Editorials

Drugs for resuscitation after cardiac arrest

BMJ 2010; 340 doi: http://dx.doi.org/10.1136/bmj.c1877 (Published 09 April 2010) Cite this as: BMJ 2010;340:c1877
  1. Benjamin S Abella, clinical research director
  1. 1Center for Resuscitation Science and Department of Emergency Medicine, University of Pennsylvania, Philadelphia, PA 19003, USA
  1. benjamin.abella{at}uphs.upenn.edu

    CPR and defibrillation are higher priorities

    Sudden cardiac arrest, in which cardiac output abruptly ceases, is one of the most time sensitive disease processes in medicine. When a lethal cardiac arrhythmia results in the cessation of blood flow, mortality increases about 5-10% for every minute without treatment.1

    This year is the 50th anniversary of modern cardiopulmonary resuscitation (CPR).2 The current approach to sudden cardiac arrest involves the “chain of survival” paradigm,3 a stepwise set of actions that includes prompt recognition of arrest and notification of the emergency medical system, immediate delivery of CPR, electrical defibrillation if appropriate, and rapid delivery of the patient to healthcare professionals who can administer advanced cardiac life support. Advanced cardiac life support involves the use of airway adjuncts, ventilation with supplemental oxygen, and the administration of drugs such as adrenaline, atropine, or amiodarone.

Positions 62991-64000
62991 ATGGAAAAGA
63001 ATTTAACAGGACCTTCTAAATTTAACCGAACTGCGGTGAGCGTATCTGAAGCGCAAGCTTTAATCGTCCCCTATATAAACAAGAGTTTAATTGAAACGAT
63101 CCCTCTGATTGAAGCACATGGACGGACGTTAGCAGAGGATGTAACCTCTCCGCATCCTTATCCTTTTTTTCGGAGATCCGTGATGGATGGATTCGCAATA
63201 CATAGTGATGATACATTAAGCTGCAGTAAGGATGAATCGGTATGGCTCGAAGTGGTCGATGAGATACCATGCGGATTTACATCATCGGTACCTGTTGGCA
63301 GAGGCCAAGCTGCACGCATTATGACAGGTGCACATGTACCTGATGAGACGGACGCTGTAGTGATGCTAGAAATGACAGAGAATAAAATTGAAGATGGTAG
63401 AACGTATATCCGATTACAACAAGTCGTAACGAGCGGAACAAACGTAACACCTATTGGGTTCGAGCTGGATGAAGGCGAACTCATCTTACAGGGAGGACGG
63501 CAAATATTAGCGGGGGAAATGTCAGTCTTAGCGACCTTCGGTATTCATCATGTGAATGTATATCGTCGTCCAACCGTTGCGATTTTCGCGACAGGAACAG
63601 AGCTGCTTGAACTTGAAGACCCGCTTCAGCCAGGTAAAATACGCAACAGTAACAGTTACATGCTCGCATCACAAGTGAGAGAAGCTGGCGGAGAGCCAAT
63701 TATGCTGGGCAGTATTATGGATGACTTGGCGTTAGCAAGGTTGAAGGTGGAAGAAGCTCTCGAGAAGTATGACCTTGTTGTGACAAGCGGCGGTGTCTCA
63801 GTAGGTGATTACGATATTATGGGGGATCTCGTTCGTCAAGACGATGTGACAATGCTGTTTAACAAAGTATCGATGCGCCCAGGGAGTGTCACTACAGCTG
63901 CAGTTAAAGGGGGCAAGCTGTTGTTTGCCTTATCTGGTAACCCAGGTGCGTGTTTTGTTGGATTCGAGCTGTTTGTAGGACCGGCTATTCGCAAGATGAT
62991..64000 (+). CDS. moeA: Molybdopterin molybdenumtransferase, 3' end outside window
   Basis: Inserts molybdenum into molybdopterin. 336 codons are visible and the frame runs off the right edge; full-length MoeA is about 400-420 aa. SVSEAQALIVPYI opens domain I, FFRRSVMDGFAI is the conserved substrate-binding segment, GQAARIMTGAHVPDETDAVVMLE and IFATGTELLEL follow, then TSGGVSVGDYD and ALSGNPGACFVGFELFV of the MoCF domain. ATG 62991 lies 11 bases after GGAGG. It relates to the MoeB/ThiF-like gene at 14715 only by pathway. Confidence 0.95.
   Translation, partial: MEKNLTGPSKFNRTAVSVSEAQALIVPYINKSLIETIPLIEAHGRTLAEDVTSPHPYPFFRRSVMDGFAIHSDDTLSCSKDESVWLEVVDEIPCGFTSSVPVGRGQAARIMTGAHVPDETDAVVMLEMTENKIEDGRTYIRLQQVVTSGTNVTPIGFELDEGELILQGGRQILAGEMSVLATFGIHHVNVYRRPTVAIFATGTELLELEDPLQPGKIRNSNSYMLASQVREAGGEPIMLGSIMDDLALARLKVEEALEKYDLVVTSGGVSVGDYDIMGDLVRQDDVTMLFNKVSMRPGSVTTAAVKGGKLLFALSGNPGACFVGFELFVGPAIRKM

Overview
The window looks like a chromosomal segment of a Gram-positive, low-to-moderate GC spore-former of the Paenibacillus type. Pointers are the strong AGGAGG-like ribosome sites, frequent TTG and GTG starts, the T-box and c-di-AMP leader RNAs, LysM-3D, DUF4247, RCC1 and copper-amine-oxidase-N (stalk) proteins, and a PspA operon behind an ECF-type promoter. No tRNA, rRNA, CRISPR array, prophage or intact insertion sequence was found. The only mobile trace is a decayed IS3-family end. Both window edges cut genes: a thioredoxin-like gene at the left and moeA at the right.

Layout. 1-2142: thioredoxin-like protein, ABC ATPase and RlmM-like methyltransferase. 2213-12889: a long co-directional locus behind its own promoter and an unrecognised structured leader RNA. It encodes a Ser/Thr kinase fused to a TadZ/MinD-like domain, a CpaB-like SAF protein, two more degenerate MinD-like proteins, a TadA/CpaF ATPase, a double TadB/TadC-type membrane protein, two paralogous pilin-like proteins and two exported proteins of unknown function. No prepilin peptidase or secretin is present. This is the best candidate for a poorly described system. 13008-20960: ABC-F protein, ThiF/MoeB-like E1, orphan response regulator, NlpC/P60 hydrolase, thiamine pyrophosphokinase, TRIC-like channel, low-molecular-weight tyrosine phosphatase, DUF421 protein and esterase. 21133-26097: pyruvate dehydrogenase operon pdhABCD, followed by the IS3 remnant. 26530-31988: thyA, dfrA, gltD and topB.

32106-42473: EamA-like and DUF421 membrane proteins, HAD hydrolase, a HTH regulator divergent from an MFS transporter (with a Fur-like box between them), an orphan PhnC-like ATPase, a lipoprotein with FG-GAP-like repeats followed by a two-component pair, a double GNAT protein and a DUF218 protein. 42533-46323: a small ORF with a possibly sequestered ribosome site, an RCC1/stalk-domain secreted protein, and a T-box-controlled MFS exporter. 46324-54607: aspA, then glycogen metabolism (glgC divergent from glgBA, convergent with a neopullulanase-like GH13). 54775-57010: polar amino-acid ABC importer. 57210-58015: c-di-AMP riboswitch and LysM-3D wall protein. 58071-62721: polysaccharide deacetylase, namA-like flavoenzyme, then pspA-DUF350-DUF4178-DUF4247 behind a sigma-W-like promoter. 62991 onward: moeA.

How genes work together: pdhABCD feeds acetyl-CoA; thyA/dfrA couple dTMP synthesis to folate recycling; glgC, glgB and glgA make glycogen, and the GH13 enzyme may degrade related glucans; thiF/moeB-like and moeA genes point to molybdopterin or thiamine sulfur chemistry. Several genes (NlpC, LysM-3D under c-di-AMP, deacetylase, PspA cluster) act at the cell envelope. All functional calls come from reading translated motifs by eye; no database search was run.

Cohort studies suggest that immediate CPR doubles the likelihood of survival to hospital discharge compared with delaying CPR until the arrival of trained rescuers.4 CPR is highly accessible—it can be administered by laypeople and healthcare professionals. People can …

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